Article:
>> example, a video-decoding chip device driver may say it requires
>> "750000kbytes/sec" for 1080p60, "300000kbytes/sec" for 720p60, and so
>> on, which affects CPUfreq, memory-interface, and main-bus at the same
> I have an example of a need for cpu_dma_throughput for x86 soc's as
> well. Mostly my example comes down to on-demand thinking the work load
> is low (gpu is doing all the work) yet the work load needs a higher
> clock rates between frame times to avoid buffer under running the gfx
> My version of the patch didn't fly too well because it failed to offer a
> scalable definition of the units of cpu_dma_throughput. I tried using
> KHZ as the unit (the units used in cpufreq). However; Applications
> written to assume HZ units on one system would need to re-written on the
> next. Perhaps using bandwidth would be better than throughput?
The unit itself won't change whether we use bandwidth or throughput
here; i.e., throughput is often referred as "effective bandwidth". For
applications and middleware, throughput is more attractive than
bandwidth because they will prefer to express what they want
(throughput or "effective" bandwidth), not what the devices should do
(bandwidth). For example, the bandwidth of a 100MHz-128bit bus is
12.8Gbps; however, if this bus is considered to be saturated at 30% of
its bandwidth, the throughput will be around 3.84Gbps. The QoS users
will prefer the latter because it can be expressed independently from
the architecture; it doesn't matter if it is saturated at 30% or 50%.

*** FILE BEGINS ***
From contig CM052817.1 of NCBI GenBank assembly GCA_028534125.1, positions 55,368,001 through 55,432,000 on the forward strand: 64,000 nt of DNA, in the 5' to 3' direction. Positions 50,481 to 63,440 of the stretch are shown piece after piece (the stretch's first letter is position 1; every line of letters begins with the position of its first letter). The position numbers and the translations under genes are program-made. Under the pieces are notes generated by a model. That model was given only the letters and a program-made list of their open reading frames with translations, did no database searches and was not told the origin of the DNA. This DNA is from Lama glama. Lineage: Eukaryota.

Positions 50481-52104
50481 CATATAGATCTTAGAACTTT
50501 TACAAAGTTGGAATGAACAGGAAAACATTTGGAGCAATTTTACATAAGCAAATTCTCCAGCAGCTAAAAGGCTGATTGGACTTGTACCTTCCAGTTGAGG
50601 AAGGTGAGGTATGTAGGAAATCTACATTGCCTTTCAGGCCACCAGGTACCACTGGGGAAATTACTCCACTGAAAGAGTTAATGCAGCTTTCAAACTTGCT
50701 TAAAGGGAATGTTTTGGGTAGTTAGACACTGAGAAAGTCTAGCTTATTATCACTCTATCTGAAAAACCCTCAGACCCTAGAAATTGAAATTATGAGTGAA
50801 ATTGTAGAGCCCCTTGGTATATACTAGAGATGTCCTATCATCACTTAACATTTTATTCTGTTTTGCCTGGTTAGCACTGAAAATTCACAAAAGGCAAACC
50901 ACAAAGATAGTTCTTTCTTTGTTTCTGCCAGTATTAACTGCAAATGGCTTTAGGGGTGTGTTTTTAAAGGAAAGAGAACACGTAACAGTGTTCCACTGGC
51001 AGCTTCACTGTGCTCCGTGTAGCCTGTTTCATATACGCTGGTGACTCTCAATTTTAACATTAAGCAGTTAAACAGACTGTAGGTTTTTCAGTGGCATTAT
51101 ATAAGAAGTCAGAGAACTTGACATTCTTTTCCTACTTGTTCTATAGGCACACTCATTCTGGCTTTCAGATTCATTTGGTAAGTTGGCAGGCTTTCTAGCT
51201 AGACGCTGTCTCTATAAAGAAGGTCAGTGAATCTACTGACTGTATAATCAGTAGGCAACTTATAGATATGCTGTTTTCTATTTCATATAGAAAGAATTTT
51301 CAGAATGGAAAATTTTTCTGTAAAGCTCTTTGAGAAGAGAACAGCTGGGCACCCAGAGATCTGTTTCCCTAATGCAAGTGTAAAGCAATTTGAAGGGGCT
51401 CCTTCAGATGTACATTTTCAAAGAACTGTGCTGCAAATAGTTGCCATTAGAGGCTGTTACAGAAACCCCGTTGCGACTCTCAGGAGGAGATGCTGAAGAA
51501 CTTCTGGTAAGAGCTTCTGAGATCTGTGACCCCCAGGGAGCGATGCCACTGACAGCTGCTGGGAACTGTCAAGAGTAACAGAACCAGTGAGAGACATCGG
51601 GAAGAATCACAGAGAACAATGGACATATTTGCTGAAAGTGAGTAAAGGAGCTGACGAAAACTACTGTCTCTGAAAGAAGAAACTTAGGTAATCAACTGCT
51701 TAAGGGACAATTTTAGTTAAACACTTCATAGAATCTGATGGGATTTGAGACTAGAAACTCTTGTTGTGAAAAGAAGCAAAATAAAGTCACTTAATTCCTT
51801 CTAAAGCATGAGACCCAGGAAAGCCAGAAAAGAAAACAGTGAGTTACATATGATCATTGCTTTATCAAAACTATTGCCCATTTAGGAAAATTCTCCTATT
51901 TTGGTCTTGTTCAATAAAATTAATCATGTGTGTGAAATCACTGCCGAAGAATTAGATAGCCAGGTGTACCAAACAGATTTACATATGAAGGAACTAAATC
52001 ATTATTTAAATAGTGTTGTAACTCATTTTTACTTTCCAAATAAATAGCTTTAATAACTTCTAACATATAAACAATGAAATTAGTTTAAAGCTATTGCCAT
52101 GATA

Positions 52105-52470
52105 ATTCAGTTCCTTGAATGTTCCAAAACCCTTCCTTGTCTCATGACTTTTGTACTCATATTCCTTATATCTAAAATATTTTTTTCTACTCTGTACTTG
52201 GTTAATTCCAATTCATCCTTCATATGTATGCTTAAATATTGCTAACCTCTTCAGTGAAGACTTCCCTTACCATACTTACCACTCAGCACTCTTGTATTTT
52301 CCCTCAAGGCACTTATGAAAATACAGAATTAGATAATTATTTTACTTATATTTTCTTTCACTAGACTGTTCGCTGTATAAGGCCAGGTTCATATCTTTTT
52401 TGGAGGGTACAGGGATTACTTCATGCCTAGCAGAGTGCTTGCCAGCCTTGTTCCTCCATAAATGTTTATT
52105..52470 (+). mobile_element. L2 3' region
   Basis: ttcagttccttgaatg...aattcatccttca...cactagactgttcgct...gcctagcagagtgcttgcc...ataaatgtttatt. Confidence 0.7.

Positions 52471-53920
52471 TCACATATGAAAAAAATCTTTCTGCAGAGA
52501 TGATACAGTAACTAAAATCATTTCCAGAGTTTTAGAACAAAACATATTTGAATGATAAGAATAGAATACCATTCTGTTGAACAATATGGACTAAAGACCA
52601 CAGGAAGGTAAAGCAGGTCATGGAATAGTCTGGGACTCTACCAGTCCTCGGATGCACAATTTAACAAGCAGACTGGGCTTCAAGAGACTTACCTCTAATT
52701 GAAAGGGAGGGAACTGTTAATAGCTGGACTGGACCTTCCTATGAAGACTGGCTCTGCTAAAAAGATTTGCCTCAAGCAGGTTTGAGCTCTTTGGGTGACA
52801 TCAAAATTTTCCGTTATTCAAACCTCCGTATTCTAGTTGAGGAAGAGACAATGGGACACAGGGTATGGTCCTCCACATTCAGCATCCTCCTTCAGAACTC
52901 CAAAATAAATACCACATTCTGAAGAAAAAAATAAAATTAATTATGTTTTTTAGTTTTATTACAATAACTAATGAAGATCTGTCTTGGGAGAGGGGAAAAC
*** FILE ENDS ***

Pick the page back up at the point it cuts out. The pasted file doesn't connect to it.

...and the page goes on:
Besides, such variables should be known to the bus device driver
(i.e., "exynos4-bus" devfreq driver, which assumes 30% or 40%
depending on architectures).
Anyway, we've been using kHz with a test version of this (driven by
GPUs like your example), which has to be changed even between Exynos4
>> >> 2. Does DVFS Latency matter?
>> >> Yes, in our experimental sets w/ Exynos4210 (those slapped in Galaxy
>> >> S2 equivalent; not exactly as I'm not conducted in Android systems,
>> >> but Tizen), we could see noticable difference w/ bare eyes for
>> >> user-input responses. When we shortened DVFS polling interval with
>> >> touches, the touch responses were greatly improved; e.g., losing 10
>> >> frames into losing 0 or 1 frame for a sudden input rush.
>> > Well, this basically means PM QoS matters, which is kind of obvious.
>> > It doesn't mean that it can't be implemented in a better way, though.
>> For DVFS-Latency and DMA-Throughput, I think a normal pm-qos-dev (one
>> device per one qos knob) isn't appropriate because there are multiple
>> devices that are required to react simultaneously.
>> It is possible to let multiple devices react by adding notifiers with
>> dev_pm_qos_add_notifier(). However, I felt that it wasn't the purpose
>> of this one and it might get things ugly. Anyway, was allowing
>> multiple devices to change their frequencies/voltages for a single
>> per-device QoS list the purpose of dev_pm_qos_add_notifier()?
>> Just throwing an idea and suggestion if it was the purpose,